Posted by Jay Medina in Inspirations, Personal Stuff, Reflections.
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I remember when I was 13 years old, and I was in junior high; it was 1982.  As I was getting ready for school one morning, I heard a song on the radio, and it blew me away.  As usual, the DJ didn’t back-announce the song, so I had to wait patiently until they played it again, so I could learn the name of the song. 

The name of the song was “New Years’ Day” by U2.  I hadn’t heard the song before, and I hadn’t heard of the band up to that time.  Then, that same week, on one of my favorite video shows, they played the video to “Gloria” by U2.  Was this the same band?  Well, they looked like high school aged rockers… where were they from?

As I began to reseach U2, their story became more interesting.  By the time I reached my senior year in high school, U2 was my favorite all time band for numerous reasons.  First, they were using music to make a statement, a statement of change, not one of violence.  Second, they were buddies, and they never argued, they always showed a united front.  Third, they knew they wanted to be an inspiration to others, so they set out to make a positive example for youth everywhere.

During my senior year in 1987, they were on the Joshua Tree tour in Los Angeles, where I lived, and I got to see them live.  For me, that was an oustanding achievement… first to be able to afford the tickets, second to see my favorite band LIVE!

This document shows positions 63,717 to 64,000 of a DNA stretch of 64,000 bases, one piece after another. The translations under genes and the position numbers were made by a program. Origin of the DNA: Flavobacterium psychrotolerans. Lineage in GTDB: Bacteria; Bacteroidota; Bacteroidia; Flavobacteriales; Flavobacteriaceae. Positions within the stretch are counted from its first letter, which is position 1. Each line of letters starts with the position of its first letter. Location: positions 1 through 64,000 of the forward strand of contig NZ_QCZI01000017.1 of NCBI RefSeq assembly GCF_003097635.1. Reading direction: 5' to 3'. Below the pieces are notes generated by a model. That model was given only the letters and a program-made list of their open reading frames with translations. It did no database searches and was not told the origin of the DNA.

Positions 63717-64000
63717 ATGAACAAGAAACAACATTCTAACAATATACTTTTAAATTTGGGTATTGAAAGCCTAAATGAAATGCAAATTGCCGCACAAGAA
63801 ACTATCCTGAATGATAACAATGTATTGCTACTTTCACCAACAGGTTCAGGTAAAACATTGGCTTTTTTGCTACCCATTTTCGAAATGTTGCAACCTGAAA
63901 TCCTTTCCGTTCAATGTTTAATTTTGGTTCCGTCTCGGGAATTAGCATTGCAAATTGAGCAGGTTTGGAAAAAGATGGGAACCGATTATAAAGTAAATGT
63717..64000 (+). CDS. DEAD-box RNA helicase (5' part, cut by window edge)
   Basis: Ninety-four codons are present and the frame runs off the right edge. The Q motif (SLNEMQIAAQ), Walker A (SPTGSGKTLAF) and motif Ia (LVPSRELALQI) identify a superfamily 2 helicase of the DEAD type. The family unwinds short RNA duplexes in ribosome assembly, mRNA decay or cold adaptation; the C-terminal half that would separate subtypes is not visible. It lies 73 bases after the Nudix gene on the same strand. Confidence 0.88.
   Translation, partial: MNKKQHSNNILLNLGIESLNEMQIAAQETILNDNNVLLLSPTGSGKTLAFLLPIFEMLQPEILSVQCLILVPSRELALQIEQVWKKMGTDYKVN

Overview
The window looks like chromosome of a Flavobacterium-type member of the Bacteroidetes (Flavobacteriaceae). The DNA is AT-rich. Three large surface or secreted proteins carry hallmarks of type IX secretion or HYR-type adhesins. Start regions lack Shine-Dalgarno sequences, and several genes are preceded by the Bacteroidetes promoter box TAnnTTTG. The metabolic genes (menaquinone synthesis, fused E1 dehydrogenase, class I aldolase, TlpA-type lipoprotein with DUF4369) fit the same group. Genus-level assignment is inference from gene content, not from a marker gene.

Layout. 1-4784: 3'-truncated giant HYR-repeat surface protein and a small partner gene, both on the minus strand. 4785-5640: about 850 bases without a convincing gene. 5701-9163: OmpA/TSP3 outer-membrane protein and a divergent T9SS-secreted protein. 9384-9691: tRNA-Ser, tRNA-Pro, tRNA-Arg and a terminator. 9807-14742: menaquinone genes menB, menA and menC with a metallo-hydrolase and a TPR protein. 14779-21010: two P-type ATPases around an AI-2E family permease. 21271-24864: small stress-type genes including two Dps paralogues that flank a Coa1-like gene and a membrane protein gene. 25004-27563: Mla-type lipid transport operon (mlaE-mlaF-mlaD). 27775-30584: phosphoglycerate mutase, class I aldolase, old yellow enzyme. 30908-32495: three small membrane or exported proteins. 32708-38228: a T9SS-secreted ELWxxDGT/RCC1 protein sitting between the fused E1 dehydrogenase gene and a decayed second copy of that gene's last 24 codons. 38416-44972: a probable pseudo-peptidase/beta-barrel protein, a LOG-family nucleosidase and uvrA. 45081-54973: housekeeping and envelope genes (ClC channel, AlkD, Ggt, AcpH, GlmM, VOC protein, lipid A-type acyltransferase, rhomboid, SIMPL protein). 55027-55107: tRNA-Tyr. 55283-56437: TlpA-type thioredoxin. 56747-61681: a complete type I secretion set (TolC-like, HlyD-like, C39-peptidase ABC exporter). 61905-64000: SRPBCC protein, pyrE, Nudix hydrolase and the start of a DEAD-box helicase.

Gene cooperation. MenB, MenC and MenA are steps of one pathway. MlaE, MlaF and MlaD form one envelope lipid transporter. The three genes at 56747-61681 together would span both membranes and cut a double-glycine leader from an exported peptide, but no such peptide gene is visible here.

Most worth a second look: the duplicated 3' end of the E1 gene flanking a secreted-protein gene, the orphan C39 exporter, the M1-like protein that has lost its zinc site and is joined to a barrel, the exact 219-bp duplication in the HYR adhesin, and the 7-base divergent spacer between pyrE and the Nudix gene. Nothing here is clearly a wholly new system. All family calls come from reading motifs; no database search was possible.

Fast forward to today.  I am now 37 years old, and U2 has had many musical eras, ups and downs in the media, but something miraculous has happened.  Bono made a decision about 20 years ago to use his fame for helping others instead of only helping himself.  He has set about, and in my opinion, succeeded in changing the world’s perception of “rock-star fame” and aligned it with using his celebre’ to effect change in the world.

Bono has spoken at the UN, he has given talks around the world, he has met with world leaders both political and religious, and he has been tireless in his efforts to educate the world on the tragedies in Africa and what we can each do to help make positive change in the world.  Here is a video of a talk he gave in 2005.  He makes a profound statement.  He says, that he alone cannot change the world, and you or I alone can’t change anything. But by working together, we can change the world.

Last week, I set up an area where you can register your favorite charity.  This is a means to get the word out about the different causes and organizations that are there to help others in time of need.  Please visit my Charity Registry, and educate us on your most passionate cause. By taking a few minutes to let us know your cause exists, you can change the world.

Thank you for reading, and for doing something positive today.

Every Day Give It Your All November 9, 2006

Posted by Jay Medina in Inspirations.
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This is an incredible talk from Tony Robbins at the TED Conference.  He covers a wide spectrum of beliefs, emotions, action, and needs inside each of us.  Let me know if you found this helpful.  *Warning* There is some profanity in this clip…

Tony Robbins Speaks at TED

Inspiration From Seth Godin November 9, 2006

Posted by Jay Medina in Inspirations.
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I found this awesome post from Seth Godin, who is a reknowned entrepreneur.  I guess some would call him a “risk-taker”, but after reading this, I wonder if risk taking is really nothing more than just “taking action”.  I hope this makes you wonder what you could do right now that would change your life for the better right now.